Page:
I’m a bit of an anachronism. I subscribe to three newspapers, two national papers (one Canadian and one U.S.) and my local city paper – so I’m always interested in the changes the papers make to keep themselves relevant.
On Saturday the Globe and Mail announced that it’s Monday edition would be the start of the new look – one designed to integrate the web into its information presentation. It was a recipe rooted in brand and implemented such that both cultural and business aspects of the paper flourished as a result of the transition.
On the brand side the Globe sees itself as Canada’s paper of record – where you go to find what you need to know. Internally the paper had developed the concept of serving what they called “The whole reader”. The goal of the transition was and to deliver a better balance between ‘what you need to know ‘ and ‘what you want to know’. It wanted to take its reputation serving readers as citizens and economic players and extend that to their lives as individuals with interests in health, fitness, food and a range of relationships. In a sense they wanted every paper to feel like their Saturday edition.
On the cultural side the paper’s management made sure that the employees were not only kept abreast but were actively involved in the new process. It was teams of employees from every level of the company that defined the new look and process. For instance the design group suggested that the best way to develop the creative flow between various parts of the organization was to redesign the office not just the page layout. As a result the web team moved into the center of the newsroom and the writers and visual people were mixed together in every department.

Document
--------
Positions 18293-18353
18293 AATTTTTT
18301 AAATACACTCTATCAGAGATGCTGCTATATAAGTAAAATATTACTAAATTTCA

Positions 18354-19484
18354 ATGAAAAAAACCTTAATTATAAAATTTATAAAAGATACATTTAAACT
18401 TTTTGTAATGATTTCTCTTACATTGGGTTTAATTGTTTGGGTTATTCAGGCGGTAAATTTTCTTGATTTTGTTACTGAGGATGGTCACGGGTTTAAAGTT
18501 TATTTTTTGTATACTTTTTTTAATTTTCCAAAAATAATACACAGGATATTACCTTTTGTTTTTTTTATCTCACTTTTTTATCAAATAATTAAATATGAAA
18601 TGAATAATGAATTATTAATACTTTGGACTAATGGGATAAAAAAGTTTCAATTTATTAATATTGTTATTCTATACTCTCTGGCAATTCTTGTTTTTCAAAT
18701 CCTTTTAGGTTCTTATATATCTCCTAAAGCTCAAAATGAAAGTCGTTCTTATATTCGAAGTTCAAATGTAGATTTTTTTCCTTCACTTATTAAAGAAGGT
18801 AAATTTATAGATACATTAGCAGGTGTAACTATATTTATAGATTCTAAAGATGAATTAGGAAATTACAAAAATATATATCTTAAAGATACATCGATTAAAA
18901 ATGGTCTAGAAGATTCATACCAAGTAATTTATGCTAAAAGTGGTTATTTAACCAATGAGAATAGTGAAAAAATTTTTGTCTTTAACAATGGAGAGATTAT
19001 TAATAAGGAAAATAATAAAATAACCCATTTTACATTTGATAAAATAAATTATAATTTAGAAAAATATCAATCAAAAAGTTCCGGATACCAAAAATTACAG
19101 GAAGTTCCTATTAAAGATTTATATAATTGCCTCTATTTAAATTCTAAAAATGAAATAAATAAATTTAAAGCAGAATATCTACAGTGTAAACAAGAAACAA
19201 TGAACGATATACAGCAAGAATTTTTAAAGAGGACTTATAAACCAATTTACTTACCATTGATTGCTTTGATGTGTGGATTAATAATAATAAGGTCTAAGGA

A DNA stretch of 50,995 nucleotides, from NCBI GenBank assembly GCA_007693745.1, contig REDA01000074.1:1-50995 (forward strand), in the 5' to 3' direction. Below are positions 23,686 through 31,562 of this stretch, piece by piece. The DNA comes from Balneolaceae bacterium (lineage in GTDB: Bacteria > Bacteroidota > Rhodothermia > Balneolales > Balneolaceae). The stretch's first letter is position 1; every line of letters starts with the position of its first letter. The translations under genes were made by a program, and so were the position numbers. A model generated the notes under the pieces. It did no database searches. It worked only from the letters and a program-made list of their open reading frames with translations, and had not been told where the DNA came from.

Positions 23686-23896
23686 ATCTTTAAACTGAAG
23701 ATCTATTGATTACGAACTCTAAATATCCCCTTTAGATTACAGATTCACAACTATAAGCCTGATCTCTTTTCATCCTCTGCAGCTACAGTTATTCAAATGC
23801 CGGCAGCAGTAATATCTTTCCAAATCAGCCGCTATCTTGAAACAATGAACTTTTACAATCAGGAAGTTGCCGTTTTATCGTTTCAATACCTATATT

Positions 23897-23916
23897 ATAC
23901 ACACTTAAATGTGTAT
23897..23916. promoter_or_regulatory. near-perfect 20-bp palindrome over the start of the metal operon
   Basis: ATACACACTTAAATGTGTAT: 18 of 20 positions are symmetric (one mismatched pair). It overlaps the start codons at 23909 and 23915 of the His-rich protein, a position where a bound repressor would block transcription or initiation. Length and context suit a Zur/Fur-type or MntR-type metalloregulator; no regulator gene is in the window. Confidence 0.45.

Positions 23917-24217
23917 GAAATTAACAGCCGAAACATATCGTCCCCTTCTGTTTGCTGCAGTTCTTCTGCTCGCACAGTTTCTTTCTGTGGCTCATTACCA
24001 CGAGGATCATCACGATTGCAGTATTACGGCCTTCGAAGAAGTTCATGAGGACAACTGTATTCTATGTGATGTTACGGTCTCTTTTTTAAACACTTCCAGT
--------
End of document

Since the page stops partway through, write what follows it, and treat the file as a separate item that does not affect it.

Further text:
On the business side there was a multitude of changes aimed at keeping operating costs the same while on adding sections to the paper and the web. First simple things like removing the stock listings both save print & paper costs and directed people to the website where the content is both much richer and more timely. Next shaving 3in. off a full sheet made the paper easier to hold, while allowing a multitude of savings – from paper to shipping. None of this would have been possible without a transition as old as presses themselves – a new type face. This typeface allowed the same number of words to fit on the new smaller pages.
Today was the first of the new editions. Here’s a list of some more all changes:
– Headline fonts – more impact at small sizes
– Headlines easier to scan and articles boxed for scanning as well.
– Left justified but ragged right for easier reading and less hyphenation
– New sections in the paper and on the web
On the web side, aside from the traditional clean look and impressive content the papers site has been know for some really interesting things – being able to comment on EVERY article and a link on the most popular discussions. Oddly though you have to be a subscriber or pay a fee to see editorials and published letters to the editor. Another thing that’s odd is that thought the web version of the story include lots of additional information (links to related stories, sites, pictures etc) these aren’t referred to in the print edition.
Anyway it’s a pretty impressive start – to a pretty webby paper.